Picture yourself as a gun owner, chilling out at home after a long day at work. Suddenly, your world is turned upside down as armed men bust down your door.
If you’re like most gun owners, the first thing you’re going to do is reach for your firearm so you can defend yourself and your family. There’s just one problem, an issue you didn’t account for until after you got shot: The guys busting down your door are the police and they were serving a no-knock warrant.
Sounds far-fetched? It’s not. Just ask Amir Locke.
Oh, that’s right. You can’t because he’s unfortunately dead, killed in a no-knock raid. Locke was gunned down while reaching for his gun, unaware the intruders were the police.
Now, a bill in Texas appears to be working its way through the system, and at least some backers are framing it as a Second Amendment issue. Reason reports:
The Texas House of Representatives last week overwhelmingly approved a bill that would sharply restrict the use of no-knock search warrants, which the state Senate is now considering. Both chambers are controlled by Republicans, and the bipartisan support for the bill suggests that many conservatives recognize the potentially lethal hazards of routinely allowing police to enter people’s homes without warning. That practice pits law enforcement priorities against the right to armed self-defense in the home, which the Supreme Court has recognized as the “core” of the Second Amendment.
H.B. 504, which state Rep. Gene Wu (D–Houston) introduced last November, passed the House by a vote of 104–33. It would require that all applications for no-knock warrants be approved by the police chief or a supervisor he designates. Municipal court judges who are not state-licensed attorneys generally would not be allowed to approve no-knock warrants. The officers serving the warrant would have to be in uniform or ‘otherwise clearly identifiable’ as police. If the bill passes the state Senate and is signed by Gov. Greg Abbott, Texas will join Florida, Virginia, and Oregon in restricting this type of warrant.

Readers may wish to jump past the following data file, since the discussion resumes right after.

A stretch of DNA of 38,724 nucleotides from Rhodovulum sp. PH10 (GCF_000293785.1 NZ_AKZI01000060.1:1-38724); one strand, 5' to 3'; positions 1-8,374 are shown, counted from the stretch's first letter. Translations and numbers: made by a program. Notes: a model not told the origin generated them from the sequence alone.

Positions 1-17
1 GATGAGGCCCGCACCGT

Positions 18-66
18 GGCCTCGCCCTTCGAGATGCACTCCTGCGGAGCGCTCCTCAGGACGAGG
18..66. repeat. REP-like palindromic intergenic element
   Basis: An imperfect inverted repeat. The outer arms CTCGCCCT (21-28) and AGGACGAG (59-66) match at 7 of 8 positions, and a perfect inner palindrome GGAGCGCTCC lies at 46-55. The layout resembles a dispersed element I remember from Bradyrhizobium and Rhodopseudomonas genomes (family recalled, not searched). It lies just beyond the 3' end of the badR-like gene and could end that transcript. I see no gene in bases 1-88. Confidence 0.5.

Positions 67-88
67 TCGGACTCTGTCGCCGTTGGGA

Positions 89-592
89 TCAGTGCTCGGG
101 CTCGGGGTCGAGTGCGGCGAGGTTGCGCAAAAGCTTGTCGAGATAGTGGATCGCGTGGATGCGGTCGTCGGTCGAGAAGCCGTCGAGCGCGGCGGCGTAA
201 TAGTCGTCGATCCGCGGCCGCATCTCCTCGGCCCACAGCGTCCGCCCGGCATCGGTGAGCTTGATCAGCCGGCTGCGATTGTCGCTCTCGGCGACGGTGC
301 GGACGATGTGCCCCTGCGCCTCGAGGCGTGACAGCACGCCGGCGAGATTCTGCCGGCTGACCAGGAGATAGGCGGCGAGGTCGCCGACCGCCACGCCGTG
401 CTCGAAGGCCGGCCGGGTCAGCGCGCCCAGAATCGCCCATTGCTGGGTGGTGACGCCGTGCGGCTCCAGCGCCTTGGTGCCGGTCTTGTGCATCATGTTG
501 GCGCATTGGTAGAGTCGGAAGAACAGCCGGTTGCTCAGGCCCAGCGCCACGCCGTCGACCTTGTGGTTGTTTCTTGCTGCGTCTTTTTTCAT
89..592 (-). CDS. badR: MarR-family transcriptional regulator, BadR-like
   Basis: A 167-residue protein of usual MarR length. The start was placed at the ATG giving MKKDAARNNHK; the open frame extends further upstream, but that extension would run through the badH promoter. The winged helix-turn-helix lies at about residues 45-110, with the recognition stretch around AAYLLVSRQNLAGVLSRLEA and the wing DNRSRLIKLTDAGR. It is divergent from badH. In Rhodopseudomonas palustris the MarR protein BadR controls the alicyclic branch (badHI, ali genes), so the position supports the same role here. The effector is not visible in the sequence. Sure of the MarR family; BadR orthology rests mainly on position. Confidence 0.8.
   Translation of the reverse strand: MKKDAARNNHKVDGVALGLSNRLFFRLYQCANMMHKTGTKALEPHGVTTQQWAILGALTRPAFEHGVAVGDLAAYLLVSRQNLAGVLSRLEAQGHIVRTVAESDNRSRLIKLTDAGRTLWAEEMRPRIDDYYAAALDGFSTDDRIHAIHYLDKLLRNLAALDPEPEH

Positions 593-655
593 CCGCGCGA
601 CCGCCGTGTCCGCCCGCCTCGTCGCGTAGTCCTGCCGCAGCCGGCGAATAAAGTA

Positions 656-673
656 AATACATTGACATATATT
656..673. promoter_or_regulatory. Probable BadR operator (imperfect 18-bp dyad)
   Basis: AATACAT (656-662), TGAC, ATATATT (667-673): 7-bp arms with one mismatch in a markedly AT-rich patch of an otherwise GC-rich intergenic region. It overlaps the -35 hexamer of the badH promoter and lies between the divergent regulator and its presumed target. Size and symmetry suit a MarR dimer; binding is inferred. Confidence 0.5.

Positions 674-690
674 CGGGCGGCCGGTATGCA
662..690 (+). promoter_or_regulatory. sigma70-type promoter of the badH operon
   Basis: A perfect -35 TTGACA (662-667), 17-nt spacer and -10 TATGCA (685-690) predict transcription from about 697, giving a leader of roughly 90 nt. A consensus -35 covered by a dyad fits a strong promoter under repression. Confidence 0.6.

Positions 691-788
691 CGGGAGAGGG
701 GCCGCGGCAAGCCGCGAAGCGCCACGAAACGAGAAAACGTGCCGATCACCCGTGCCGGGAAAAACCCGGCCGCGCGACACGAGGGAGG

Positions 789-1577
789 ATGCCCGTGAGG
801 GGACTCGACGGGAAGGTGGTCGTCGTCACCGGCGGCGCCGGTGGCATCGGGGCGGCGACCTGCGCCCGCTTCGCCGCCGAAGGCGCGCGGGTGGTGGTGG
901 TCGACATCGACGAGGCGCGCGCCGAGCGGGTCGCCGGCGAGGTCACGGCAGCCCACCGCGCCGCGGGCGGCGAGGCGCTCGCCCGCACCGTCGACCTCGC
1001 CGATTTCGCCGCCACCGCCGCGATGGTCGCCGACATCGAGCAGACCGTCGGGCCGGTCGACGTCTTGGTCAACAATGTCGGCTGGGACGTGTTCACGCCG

‘No-knock warrants are really dangerous,’ Wu told Houston Public Media. ‘They’re just a bad policy. There’s no reason that you can’t announce that it’s the police coming into your door in the middle of the night.’ He said Texas conservatives ‘understand that you don’t really have a right to defend your home if you don’t know who is coming in.’
Of course, this doesn’t negate the potential problems. After all, there have been numerous cases of people posing as police during a home invasion, usually so as to get compliance from the residents.
However, the bill itself would go a long way toward helping prevent tragedies like Locke’s death, among others.
After all, if clearly uniformed officers identifying themselves as such bust in, you’re far more likely to accept that you’re dealing with the police. As such, you’re less likely to have people think it’s a home invasion and react accordingly.
We have a basic human right to defend ourselves from attack, but if we’re unable to know it’s the police showing up late at night, we have a problem. As Wu noted, the right to self-defense vanishes if you’re somehow forced to assume every busted door is the police.
‘But if you do nothing wrong, you have nothing to fear,’ some might note.
That’s terrible thinking, though. Amir Locke wasn’t the target in that raid. As such, he had every reason to believe he was the victim of a crime, at least at first.
The Texas law is just one of many seeking to address the issue of no-knock warrants, and I’m glad to see Texas make this step. I’m also glad to see Wu frame this as a Second Amendment issue, because it really is.
Our right to keep and bear arms is so that we won’t be subjected to tyranny or victimized by criminals.
Yet if I have to pause to make sure the bad guys busting through my door are, in fact, bad guys, well, we know how that is going to go. Texas is doing the right thing.
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